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  • Enjoy one of the top bluegrass bands in America, coming to McKinney Performing Arts Center on August 23.
  • For the second year in a row, The Sherman Museum will sponsor “History Comes Alive at West Hill Cemetery,” a historical tour of Sherman’s West Hill Cemetery. The event will take place on September 27, 2014 and consists of timed tours through the cemetery with stops at specific locations. Costumed actors will share informative and entertaining stories about individuals interned in the cemetery or about that section of the cemetery. photo by Cindy Skelton
  • This image of asteroid 2011 MD was taken by NASA's Spitzer Space Telescope in Feb. 2014, over a period of 20 hours. The long observation, taken in infrared light, was needed to pick up the faint signature of the small asteroid (center of frame). image credit: NASA
  • In honor of the 79th Anniversary of the Social Security Act, Carolyn W. Colvin, Acting Commissioner of Social Security, invites everyone to celebrate the first National my Social Security Week. From August 17 through 23, 2014, Social Security will host numerous events to highlight the many benefits of a my Social Security account, a personalized online account people can establish at beginning in their working years and continuing throughout the time they receive Social Security benefits.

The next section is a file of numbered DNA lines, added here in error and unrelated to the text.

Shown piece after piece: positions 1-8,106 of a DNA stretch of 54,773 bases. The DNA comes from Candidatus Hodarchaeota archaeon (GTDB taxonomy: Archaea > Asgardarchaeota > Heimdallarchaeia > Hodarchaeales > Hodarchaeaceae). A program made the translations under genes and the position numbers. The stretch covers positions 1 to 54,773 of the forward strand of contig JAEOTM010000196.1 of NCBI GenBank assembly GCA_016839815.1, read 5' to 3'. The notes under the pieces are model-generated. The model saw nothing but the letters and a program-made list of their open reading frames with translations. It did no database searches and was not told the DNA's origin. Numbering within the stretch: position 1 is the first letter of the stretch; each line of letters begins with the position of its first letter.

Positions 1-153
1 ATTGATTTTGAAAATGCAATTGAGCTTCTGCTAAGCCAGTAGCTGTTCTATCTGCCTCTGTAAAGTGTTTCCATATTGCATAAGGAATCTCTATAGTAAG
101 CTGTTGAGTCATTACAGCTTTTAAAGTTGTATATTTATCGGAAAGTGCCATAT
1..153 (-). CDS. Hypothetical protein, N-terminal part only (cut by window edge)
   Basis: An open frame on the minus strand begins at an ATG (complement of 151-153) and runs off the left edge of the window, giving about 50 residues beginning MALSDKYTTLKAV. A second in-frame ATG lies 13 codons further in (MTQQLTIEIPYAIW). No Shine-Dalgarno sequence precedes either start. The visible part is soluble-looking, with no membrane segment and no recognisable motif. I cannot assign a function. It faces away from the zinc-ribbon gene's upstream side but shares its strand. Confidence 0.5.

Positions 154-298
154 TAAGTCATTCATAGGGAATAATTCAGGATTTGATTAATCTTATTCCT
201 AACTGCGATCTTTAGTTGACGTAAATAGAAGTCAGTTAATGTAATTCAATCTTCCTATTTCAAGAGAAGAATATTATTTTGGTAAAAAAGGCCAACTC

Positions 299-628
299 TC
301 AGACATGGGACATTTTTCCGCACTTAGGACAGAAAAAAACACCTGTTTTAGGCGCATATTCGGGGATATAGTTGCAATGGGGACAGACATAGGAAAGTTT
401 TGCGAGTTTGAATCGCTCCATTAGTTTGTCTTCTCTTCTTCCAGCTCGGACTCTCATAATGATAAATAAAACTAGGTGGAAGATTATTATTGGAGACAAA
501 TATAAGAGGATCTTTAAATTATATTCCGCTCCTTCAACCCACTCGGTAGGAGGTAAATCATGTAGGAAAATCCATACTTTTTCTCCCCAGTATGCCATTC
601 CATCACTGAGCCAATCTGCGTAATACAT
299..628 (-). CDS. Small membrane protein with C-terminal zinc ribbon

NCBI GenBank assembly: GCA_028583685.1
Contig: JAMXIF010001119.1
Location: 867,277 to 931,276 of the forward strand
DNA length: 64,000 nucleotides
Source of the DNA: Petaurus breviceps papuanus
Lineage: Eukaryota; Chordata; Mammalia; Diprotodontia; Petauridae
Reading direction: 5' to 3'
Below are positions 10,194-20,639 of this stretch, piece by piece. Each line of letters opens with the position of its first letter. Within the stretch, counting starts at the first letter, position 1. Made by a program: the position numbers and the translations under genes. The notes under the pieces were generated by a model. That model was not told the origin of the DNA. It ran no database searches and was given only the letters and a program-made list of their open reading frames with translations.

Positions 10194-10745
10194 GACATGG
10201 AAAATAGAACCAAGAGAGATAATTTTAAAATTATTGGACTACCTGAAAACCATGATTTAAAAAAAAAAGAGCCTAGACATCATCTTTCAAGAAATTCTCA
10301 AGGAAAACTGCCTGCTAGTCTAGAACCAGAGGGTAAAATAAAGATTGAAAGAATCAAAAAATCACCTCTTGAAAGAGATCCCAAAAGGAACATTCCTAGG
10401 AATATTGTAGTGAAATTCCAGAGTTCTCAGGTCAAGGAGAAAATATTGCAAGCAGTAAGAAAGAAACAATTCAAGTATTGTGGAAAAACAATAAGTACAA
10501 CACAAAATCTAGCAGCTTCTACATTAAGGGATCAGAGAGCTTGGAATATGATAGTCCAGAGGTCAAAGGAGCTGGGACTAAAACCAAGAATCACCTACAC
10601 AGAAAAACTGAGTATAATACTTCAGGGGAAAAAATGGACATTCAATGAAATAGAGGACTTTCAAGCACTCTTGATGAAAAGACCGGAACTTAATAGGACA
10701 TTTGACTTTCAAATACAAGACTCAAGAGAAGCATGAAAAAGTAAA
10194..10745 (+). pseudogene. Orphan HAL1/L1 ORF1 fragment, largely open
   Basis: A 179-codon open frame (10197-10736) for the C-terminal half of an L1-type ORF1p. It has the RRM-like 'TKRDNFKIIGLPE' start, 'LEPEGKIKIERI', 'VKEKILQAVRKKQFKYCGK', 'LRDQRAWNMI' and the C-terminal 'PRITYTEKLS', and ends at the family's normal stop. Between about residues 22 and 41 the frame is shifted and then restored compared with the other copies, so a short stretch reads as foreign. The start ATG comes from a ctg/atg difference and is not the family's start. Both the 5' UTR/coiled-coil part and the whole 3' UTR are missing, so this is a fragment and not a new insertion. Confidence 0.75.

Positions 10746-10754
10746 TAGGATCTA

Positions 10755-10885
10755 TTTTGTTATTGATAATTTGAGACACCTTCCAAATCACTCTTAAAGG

• Event to benefit Heroes for Children -- and Mom's sanity
  • 1863 – Lawrence, Kansas is destroyed by Confederate guerrillas Quantrill's Raiders in the Lawrence Massacre. The Lawrence Massacre, also known as Quantrill's Raid, was a rebel guerrilla attack during the American Civil War by Quantrill's Raiders, led by William Quantrill, on the pro-Union town of Lawrence, Kansas. The attack on August 21, 1863, targeted Lawrence due to the town's long support of abolition and its reputation as a center for Jayhawkers and Redlegs, which were free-state militia and vigilante groups known for attacking and destroying farms and plantations in Missouri's pro-slavery western counties. The Lawrence Massacre was one of the bloodiest events in the whole history of Kansas. Quantrill led his men south to Texas for the winter. By the next year, the raiders had disintegrated as a unified force, so were unable to achieve similar successes. William Clarke Quantrill died of wounds received in Kentucky in 1865, with only a few staunch supporters left. Among these appear to have been Frank James and his younger brother, Jesse James.